The wine's name might give a clue to the country of origin - an Iberian takeon Johnny English. With vineyards and long-term agreements with local producers contributing to a total of 600 hectares, João has shaken up Portugual's wine exporting business by making top-quality wines from local and indigenous grape varieties that wine-savvy drinkers want to buy. He put his roots down in this dry, hot, eastern region of Portugal back in the early 1980s and as a wine consultant and winemaker has never looked back. Red Leg, named after the local partridge, Branco is cool-fermented in stainless steel vats. Made from Arinto, Antao Vaz and Viogner, this has limes and wet stone minerality on the nose with fresh, zesty grapefruit on the palate.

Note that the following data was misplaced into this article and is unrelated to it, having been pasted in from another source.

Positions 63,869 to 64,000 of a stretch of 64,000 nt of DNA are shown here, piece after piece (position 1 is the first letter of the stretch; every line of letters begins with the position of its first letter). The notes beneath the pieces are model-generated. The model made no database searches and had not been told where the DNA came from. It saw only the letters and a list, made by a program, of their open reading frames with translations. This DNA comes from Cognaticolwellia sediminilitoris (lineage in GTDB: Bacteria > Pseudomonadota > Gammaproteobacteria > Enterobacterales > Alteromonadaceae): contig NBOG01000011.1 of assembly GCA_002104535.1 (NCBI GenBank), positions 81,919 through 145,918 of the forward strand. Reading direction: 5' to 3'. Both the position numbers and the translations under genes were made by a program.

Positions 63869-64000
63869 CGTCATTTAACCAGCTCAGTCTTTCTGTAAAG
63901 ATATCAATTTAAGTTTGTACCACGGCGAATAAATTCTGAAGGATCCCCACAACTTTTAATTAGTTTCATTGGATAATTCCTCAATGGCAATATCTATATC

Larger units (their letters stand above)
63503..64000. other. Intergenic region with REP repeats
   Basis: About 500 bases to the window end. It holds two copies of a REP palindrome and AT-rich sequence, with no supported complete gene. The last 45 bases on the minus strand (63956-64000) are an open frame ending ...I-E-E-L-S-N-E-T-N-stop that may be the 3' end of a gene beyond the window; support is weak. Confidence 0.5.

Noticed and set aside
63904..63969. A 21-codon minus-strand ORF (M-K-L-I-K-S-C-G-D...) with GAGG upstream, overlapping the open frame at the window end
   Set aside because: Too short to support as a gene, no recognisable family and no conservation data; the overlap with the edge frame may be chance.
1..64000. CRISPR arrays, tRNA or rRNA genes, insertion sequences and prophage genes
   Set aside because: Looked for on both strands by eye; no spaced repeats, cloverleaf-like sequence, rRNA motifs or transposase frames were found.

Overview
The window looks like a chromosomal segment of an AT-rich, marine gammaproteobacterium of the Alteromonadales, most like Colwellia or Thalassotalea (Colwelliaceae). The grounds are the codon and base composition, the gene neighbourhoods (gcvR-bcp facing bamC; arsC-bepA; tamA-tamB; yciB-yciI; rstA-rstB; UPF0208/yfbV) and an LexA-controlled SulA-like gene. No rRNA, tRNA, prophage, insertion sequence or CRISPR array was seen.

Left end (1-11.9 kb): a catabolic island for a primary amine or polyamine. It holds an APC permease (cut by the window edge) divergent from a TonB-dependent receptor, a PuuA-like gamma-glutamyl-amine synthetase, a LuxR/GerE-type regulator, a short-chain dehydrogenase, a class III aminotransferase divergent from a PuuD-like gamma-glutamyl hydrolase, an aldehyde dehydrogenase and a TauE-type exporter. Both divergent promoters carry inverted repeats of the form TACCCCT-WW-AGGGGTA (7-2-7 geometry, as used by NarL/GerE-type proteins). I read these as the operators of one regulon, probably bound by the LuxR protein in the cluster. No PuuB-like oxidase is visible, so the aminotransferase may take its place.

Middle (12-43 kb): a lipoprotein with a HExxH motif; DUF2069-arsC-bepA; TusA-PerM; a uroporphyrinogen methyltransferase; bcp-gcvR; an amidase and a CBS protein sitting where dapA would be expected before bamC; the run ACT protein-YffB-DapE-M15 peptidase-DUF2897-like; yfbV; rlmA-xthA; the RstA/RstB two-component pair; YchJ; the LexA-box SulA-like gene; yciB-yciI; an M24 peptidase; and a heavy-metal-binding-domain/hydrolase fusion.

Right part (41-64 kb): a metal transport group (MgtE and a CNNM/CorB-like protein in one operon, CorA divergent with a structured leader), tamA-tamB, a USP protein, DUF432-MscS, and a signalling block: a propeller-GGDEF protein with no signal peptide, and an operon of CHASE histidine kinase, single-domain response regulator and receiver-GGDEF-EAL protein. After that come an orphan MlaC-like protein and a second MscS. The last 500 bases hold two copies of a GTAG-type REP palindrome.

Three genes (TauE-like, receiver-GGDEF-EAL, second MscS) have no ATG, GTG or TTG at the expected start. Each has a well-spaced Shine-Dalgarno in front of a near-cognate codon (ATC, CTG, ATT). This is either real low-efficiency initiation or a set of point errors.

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Vinho Verde was a staple wine in the 1960s and 70s a name which was readily pronounceable, and a wine that was reliably drinkable and as much a brand as Mateus Rosé or Chablis were. Fashion changes, and with the advent of Chardonnay and the wines from the Southern Hemisphere, Vinho Verde fell out of flavour. Nearly half a century later, the resurgence of this light and crisp, northern Portuguese wine gathers apace, and we think that Joãos very latest creation from the region of Monção e Melgaço justifies this revitalised interest. The fresh, citrusy and floral aromas of the Loureiro grape combine elegantly with the pronounced minerality in the mouth, and gives a long, intense finish.